The opinion of the court was delivered by: Paul L. Friedman United States District Judge
The estate, survivors and heirs of Esther Klieman, a United States citizen, have brought this action under Section 2333 of the Antiterrorism Act of 1991 ("ATA"), 18 U.S.C. §§ 2331 et seq., and various tort theories, against the Palestinian Authority (the "PA"), also known as the Palestinian Interim Self-Government Authority and the Palestinian National Authority; the Palestine Liberation Organization (the "PLO"); Al Aqsa Martyrs Brigade ("Al Aqsa"); Fatah; Tanzim; Force 17; Yasser Arafat, now deceased; Marwan Barghouti; Tamer Rassam Salim Rimawi; Hussam Abdul-Kader Ahmad Halabi, also known as Abu Arav; Ahmed Hamad Rushdie Hadib, also known as Ahmed Barghouti; and Annan Aziz Salim Hashash.*fn1 On March 30, 2006, the Court issued an Opinion and an Order denying defendants' first motion to dismiss and granting plaintiff's partial motion for summary judgment ("Opinion"). See Klieman v. Palestinian Auth'y, 424 F. Supp. 2d 153 (D.D.C. 2006) ("Klieman I").
To summarize, in its previous Opinion the Court held that: (1) collateral estoppel precluded the relitigation of the issues surrounding defendants' assertion of sovereign immunity and that sovereign immunity does not divest this Court of jurisdiction to hear this case, see Klieman I at 159; (2) judicial resolution of this case was not precluded by the political question doctrine, see id. at 162; (3) the attack alleged in the Complaint did not occur "in the course of" an armed conflict and therefore was not an "act of war" outside of the jurisdiction of the ATA, see id. at 167; and (4) whether the attack at issue met the definition of "international terrorism" in the ATA was a disputed question of material fact which should not be decided by the Court in the context of a motion to dismiss. See id. That Opinion also granted defendants leave to "raise additional jurisdictional defenses by motion." Id. at 168.
This matter is now before the Court on defendants' second motion to dismiss.*fn2 Defendants move to dismiss for lack of personal jurisdiction due to insufficient service of process on both the individual and the organizational defendants, as well as on grounds of insufficient "minimum contacts" to satisfy due process. See Mot. at 2-3. Defendants also move to dismiss for lack of subject matter jurisdiction, essentially asking the Court to reconsider its holding denying sovereign immunity to the Palestinian Authority and the Palestinian Liberation Organization. See Mot. at 4-5 ("[D]efendants respectfully suggest further consideration of the Court's subject matter jurisdiction is appropriate. . .").
The Court declines to reconsider its previous decision on sovereign immunity and subject matter jurisdiction. Therefore, the instant motion will be considered solely as one to dismiss for insufficient service of process and for lack of personal jurisdiction under Rules 12(b)(2) and 12(b)(5) of the Federal Rules of Civil Procedure. For the reasons discussed below, the Court concludes that none of the defendants have been served properly, but that plaintiffs should be given a further opportunity to properly effect service.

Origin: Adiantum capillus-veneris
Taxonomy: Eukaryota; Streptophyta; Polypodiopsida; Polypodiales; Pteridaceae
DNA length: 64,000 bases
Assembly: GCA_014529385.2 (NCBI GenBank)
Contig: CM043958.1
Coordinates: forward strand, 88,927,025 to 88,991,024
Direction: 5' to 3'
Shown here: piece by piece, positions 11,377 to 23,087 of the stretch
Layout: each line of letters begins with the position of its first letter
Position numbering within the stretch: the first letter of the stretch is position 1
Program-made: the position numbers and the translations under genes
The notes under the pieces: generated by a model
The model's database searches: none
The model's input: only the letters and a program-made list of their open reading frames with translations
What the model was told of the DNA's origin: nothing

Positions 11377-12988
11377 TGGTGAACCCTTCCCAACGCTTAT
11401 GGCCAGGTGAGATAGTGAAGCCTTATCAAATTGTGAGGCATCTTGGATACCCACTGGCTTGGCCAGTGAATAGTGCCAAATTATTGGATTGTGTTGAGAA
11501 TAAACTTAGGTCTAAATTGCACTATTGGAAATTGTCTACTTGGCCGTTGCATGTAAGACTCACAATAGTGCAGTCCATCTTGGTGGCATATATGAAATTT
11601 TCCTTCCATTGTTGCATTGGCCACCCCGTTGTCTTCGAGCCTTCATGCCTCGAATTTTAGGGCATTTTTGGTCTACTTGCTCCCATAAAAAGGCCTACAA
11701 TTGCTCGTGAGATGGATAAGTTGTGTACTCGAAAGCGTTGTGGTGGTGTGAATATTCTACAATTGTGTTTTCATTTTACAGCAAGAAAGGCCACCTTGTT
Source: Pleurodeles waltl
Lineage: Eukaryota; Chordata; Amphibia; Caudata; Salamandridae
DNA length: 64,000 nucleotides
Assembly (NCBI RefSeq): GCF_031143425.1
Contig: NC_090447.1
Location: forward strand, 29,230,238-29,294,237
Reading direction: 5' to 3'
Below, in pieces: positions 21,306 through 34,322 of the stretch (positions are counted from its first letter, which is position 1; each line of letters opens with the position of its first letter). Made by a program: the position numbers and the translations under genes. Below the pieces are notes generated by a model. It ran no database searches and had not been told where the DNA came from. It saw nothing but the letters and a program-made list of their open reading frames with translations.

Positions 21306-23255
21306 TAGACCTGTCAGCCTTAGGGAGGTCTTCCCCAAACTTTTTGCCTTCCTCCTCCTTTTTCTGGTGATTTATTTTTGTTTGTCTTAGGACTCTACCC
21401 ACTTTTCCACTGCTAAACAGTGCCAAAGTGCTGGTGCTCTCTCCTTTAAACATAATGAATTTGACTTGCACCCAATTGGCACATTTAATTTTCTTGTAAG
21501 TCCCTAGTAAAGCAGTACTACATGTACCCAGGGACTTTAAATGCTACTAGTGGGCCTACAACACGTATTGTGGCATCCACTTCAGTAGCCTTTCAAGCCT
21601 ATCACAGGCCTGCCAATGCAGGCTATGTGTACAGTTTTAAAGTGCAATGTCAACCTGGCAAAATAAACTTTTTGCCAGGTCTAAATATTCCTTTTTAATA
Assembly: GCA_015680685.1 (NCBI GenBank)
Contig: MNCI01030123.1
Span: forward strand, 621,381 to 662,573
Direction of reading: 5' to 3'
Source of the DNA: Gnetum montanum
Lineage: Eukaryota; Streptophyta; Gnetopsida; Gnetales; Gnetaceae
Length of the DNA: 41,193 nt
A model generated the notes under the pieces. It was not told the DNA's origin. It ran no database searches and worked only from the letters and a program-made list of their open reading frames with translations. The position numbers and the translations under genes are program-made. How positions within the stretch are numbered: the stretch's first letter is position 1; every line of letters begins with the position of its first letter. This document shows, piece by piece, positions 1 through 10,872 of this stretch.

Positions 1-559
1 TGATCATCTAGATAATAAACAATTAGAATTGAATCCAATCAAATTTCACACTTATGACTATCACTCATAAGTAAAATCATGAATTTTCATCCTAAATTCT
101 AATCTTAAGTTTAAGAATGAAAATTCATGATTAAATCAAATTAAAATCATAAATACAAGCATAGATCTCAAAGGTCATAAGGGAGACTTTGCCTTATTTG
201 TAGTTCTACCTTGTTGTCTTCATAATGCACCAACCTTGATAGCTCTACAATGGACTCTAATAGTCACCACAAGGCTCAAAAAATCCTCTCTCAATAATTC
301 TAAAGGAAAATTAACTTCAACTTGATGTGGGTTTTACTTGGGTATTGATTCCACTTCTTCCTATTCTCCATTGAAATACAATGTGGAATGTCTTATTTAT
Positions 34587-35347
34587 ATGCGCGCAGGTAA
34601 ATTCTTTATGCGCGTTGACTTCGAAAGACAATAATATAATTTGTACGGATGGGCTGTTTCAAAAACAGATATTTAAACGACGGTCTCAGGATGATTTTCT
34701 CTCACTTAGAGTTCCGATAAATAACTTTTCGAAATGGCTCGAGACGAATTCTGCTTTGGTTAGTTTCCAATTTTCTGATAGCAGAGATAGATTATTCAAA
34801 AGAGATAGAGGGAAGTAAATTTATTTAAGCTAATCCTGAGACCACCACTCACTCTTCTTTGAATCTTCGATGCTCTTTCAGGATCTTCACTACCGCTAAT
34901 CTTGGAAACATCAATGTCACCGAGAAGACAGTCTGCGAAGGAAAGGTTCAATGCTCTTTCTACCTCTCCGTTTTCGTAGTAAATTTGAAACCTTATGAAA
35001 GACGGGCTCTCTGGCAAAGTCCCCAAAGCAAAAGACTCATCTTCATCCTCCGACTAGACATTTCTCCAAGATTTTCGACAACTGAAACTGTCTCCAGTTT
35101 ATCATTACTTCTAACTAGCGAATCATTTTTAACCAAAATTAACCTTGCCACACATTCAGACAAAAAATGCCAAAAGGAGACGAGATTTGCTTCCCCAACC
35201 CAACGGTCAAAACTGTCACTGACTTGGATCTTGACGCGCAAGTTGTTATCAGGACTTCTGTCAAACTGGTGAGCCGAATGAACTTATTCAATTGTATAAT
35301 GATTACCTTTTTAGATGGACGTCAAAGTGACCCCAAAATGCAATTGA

As alleged in the complaint, on March 24, 2002, a terrorist attack was carried out on a public transport bus traveling "on the Abud bypass road, near the village of Umm Safah, north of Ramallah, in the State of Israel or in territories administered or controlled by the State of Israel." Complaint ¶ 23; see also id. ¶¶ 1, 22, 24. The attack, in which one of the named individual defendants is alleged to have opened fire on the bus with a Kalachnikov automatic rifle, resulted in the death of Esther Klieman. Id. ¶¶ 24, 25. Plaintiffs contend that defendants are responsible for the attack and, accordingly, have brought this action under the ATA, which establishes a federal cause of action for damages resulting from terrorist attacks in foreign countries.
The ATA provides in relevant part:
Any national of the United States injured in his or her person, property, or business by reason of an act of international terrorism, or his or her estate, survivors, or heirs, may sue therefor in any appropriate district court of the United States and shall recover threefold the damages he or she sustains and the cost of the suit, including attorney's fees.
18 U.S.C. § 2333(a). The ATA, in turn, defines "international terrorism" as "activities" that:
(A) involve violent acts or acts dangerous to human life that are a violation of the criminal laws of the United States or of any State, or that would be a criminal violation if committed within the jurisdiction of the United States or of any State;
(B) appear to be intended -- (i) to intimidate or coerce a civilian population; (ii) to influence the policy of a government by intimidation or coercion; or (iii) to affect the conduct of a government by mass destruction, assassination, or kidnapping; and
(C) occur primarily outside the territorial jurisdiction of the United States, or transcend national boundaries in terms of the means by which they are accomplished, the persons they appear intended to intimidate or coerce, or the ...